The Jets exceeded expectations this season, as the media’s punching bag won 8 games. That being said, they weren’t nearly as good as their record would suggest. That was buoyed by a 5-1 record in games decided by a touchdown or less. Their 8 wins came by a combined 53 points, while their 8 losses came by a combined 150 points, a point differential of -97 that was worse than every team in the NFL with the exception of 6. They finished the season ranked 24th in DVOA and 25th in rate of moving the chains differential.
It wasn’t all bad though. While their offense was horrifically stagnant, moving the chains at a 65.69% rate, 29th in the NFL, their defense was pretty solid, ranking 12th, allowing opponents to move the chains at a 69.64% rate. The linchpin of this defense was their defensive line, which was arguably the best in the NFL, especially among 3-4 defenses. The 3 man defensive line of Muhammad Wilkerson, Sheldon Richardson, and Damon Harrison was a huge part of the reason why the Jets were by far #1 in the NFL in yards per carry allowed. They ranked 8th, 5th, and 5th at their respective positions on Pro Football Focus.
Their secondary definitely had some issues and their pass rush could have been better and they have an obvious lack of playmakers on the offensive side of the football, but the good news is the Jets have a solid amount of cap room with a solid upcoming free agency class. They can have even more cap space if they make the fairly easy decision to cut guys like Mark Sanchez, Santonio Holmes, Mike Goodson, and Antonio Cromartie. There’s a very good chance they go into free agency with among the most cap space in the NFL and willing to spend to build their team.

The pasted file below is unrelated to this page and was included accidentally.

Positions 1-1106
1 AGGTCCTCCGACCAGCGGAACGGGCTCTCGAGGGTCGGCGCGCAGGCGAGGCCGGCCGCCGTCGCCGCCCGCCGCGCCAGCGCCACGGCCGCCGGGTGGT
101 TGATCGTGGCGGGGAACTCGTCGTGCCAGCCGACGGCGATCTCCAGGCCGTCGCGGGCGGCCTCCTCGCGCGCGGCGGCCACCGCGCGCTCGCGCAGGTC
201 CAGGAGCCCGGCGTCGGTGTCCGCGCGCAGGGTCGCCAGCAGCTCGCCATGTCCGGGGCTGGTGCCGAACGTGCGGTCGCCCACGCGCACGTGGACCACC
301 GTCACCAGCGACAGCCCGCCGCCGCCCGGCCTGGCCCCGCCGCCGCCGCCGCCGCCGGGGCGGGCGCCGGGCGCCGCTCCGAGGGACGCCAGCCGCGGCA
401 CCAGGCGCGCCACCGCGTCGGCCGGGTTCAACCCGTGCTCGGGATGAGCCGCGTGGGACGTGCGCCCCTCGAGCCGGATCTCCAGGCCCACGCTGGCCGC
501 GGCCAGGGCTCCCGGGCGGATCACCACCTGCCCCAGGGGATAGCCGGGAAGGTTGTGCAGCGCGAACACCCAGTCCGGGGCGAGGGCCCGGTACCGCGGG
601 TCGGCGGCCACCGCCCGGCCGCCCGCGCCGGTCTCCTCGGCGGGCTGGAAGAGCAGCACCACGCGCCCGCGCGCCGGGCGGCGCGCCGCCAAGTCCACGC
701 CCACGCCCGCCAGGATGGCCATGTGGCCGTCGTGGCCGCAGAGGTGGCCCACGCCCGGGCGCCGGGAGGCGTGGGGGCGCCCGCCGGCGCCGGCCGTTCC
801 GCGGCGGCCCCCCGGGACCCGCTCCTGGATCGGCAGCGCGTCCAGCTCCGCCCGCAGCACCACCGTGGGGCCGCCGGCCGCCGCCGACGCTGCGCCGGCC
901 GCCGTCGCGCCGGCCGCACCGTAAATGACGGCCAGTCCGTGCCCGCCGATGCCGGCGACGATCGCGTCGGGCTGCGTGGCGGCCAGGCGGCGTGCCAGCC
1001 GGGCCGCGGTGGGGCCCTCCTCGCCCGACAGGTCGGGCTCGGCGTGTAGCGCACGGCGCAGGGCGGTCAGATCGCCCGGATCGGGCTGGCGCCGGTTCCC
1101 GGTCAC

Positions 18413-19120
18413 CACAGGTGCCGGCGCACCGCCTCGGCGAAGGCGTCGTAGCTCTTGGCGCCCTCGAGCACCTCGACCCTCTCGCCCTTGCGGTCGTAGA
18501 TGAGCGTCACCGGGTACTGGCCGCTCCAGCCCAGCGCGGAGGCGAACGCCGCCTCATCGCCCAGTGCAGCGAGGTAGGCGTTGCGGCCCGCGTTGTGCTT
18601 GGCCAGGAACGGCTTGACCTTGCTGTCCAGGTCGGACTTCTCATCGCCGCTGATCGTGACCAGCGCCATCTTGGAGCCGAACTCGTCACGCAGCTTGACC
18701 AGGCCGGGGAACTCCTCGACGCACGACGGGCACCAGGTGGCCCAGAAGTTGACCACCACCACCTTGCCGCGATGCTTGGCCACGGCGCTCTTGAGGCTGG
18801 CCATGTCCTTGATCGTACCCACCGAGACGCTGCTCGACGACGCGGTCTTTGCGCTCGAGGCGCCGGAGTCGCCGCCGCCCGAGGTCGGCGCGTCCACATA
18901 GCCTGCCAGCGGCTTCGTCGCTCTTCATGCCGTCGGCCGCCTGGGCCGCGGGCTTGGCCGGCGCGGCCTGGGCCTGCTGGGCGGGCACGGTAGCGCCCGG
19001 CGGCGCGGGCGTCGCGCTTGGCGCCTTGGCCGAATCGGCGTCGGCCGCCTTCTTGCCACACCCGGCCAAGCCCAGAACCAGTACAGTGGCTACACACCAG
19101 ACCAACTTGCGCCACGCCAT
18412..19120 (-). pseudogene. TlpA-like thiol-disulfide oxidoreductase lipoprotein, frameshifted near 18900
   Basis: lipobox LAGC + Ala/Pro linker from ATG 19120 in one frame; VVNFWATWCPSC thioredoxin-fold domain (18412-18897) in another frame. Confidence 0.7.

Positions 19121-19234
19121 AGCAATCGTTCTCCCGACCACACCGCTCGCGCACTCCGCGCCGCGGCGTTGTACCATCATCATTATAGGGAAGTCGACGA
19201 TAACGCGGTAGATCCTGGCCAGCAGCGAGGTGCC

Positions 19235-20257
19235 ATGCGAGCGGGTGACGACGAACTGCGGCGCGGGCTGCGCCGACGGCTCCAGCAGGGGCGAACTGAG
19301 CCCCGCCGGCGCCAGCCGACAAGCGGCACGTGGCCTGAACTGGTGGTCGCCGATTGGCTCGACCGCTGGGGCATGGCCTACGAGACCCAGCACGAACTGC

That being said, ultimately, their long-term potential will depend on Geno Smith’s long-term development at the quarterback position. He had a rough rookie year, completing 55.8% of his passes for an average of 6.88 YPA, 12 touchdowns, and 21 interceptions and the history of quarterbacks who fall out of the first round over the past 10-15 years is not pretty. However, he had nothing to work with in terms of receivers and it’s too early to write him off, especially considering he ended last season pretty decently. In his final 4 games, he completed 68 of 116 (58.6%) for 790 yards (6.81 YPA), 4 touchdowns, and 2 interceptions. We’ll see what year two has in store for him.
The Jets need to get Geno Smith a real #1 receiver. Guys like Santonio Holmes, Jeremy Kerley, and Stephen Hill aren’t getting it done. Holmes is the best of the bunch, but he won’t be back in 2014, owed 9.25 million. Look for the Jets to try to add at least one, if not two new wide receivers to the mix this off-season. They have plenty of cap space and this is a strong wide receiver market in free agency. The draft is also an option.
Wide receivers aren’t the only kind of pass catchers that the Jets need. They need to surround Geno Smith with as many playmakers as possible to aid in his development. The cupboard was really bare last season and it’ll get even barer at tight end this off-season if both Jeff Cumberland and Kellen Winslow leave via free agency. Right now, their top tight end is Konrad Reuland. Cumberland and Winslow could definitely be upgraded though as the former isn’t a starting caliber player, while the latter is aging, declining, and coming off of a serious off-season arrest. No Jets pass catcher had more than 43 catches for 523 yards last season.